Gates to Marine: You can’t opt out of Don’t Ask repeal

Liz Goodwin

While touring Afghanistan this weekend, Defense Secretary Robert Gates told Marines they better get used to the coming policy change that will allow gays and lesbians to openly serve.

"Sir, we joined the Marine Corps because the Marine Corps has a set of standards and values that is better than that of the civilian sector. And we have gone and changed those values and repealed the 'Don't Ask, Don't Tell' policy," a Marine sergeant told Gates on Sunday in a question-and-answer session. "We have not given the Marines a chance to decide whether they wish to continue serving under that. Is there going to be an option for those Marines that no longer wish to serve due to the fact their moral values have not changed?"

Reuters described Gates' reply:

"No," Gates responded. "You'll have to complete your ... enlistment just like everybody else. The reality is that you don't all agree with each other on your politics, you don't agree with each other on your religion, you don't agree with each other on a lot of things," he added. "But you still serve together. And you work together. And you look out for each other. And that's all that matters."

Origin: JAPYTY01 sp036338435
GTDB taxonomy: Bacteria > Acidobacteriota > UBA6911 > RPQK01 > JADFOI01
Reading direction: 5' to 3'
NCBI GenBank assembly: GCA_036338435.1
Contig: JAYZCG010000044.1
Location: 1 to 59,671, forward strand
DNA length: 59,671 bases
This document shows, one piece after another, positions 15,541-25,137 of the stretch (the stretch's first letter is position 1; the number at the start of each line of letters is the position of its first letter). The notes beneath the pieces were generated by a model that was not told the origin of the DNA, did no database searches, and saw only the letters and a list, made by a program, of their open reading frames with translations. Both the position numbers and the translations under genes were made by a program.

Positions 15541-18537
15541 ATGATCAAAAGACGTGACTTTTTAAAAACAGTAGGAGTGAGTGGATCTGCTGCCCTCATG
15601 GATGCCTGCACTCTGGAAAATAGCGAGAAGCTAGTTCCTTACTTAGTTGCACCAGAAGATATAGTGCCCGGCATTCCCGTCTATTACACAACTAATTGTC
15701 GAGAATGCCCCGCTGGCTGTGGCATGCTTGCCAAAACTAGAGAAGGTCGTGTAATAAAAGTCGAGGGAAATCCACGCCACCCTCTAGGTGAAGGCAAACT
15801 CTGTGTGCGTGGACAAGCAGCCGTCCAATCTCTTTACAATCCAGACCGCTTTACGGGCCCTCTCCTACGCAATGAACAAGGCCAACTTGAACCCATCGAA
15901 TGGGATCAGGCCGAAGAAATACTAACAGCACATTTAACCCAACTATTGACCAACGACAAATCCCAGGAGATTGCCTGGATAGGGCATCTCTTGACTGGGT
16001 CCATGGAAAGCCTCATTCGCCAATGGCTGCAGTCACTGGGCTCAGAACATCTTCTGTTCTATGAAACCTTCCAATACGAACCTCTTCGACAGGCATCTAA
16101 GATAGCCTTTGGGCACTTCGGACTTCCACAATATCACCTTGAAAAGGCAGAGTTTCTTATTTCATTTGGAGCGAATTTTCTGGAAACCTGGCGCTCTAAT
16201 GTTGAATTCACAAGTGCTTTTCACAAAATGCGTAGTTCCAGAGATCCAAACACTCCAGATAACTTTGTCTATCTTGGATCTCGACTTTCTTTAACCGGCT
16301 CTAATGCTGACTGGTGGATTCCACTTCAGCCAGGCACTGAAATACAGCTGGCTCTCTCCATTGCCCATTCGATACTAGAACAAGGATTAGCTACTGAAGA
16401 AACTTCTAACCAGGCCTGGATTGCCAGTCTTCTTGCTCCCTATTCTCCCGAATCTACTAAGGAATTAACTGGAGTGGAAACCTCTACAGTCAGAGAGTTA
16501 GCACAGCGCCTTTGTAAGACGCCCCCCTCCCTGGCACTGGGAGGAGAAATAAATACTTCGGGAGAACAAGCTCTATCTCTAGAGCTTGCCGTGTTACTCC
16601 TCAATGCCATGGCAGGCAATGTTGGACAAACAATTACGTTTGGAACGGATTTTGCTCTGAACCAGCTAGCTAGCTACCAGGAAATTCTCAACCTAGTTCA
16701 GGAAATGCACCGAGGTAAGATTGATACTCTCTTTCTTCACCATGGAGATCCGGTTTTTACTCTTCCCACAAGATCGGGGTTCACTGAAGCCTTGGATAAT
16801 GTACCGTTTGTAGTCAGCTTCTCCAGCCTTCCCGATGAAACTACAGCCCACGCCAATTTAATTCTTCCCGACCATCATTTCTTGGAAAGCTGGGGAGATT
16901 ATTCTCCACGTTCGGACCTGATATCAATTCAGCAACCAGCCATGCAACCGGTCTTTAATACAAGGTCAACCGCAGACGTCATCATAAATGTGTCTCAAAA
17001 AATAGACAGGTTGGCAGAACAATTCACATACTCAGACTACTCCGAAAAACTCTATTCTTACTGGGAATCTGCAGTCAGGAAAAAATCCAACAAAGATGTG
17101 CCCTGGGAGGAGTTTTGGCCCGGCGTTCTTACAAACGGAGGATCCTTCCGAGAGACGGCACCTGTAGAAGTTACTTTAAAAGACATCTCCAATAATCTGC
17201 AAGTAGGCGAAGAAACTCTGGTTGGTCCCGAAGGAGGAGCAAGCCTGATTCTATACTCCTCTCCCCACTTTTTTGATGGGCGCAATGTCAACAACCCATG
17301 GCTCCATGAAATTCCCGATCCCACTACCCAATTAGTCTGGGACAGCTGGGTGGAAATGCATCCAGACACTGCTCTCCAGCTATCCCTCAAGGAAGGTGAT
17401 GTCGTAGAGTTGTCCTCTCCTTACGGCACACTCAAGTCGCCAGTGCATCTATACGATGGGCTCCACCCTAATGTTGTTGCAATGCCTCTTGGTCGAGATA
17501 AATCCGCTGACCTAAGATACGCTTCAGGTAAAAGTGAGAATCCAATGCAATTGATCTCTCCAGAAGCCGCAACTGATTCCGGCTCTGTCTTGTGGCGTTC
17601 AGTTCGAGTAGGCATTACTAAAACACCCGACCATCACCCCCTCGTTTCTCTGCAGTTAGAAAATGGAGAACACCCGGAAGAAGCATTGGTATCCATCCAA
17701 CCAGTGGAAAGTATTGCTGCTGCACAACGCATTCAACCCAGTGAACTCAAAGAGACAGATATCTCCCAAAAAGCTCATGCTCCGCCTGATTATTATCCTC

"If we do this right, nothing will change," he added.

Meanwhile, the Army has launched a webpage dedicated to the shift. In a video, Army Chief General George Casey--who was resistant to the repeal when he testified in front of Congress before its passage--reminds soldiers that the new policy won't be in place until 60 days after Gates, the president, and the chair of the Joint Chiefs of Staff certify it, which hasn't happened yet. He also says training for the new policy isn't intended to be a forum for debate over its merits, and says leaders must show "visible and unequivocal" support for repeal.

(Gates: Alex Brandon/AP)

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